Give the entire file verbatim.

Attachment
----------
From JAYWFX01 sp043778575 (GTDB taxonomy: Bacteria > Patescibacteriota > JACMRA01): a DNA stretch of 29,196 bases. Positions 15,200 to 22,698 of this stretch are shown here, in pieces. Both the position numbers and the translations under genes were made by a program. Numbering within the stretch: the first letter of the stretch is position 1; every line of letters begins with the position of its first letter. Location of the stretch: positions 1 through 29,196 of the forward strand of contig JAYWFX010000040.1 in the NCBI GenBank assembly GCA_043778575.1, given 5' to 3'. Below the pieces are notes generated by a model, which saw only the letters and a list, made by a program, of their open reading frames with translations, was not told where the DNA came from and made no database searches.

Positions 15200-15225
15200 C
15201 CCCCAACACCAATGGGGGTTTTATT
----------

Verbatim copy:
From JAYWFX01 sp043778575 (GTDB taxonomy: Bacteria > Patescibacteriota > JACMRA01): a DNA stretch of 29,196 bases. Positions 15,200 to 22,698 of this stretch are shown here, in pieces. Both the position numbers and the translations under genes were made by a program. Numbering within the stretch: the first letter of the stretch is position 1; every line of letters begins with the position of its first letter. Location of the stretch: positions 1 through 29,196 of the forward strand of contig JAYWFX010000040.1 in the NCBI GenBank assembly GCA_043778575.1, given 5' to 3'. Below the pieces are notes generated by a model, which saw only the letters and a list, made by a program, of their open reading frames with translations, was not told where the DNA came from and made no database searches.

Positions 15200-15225
15200 C
15201 CCCCAACACCAATGGGGGTTTTATT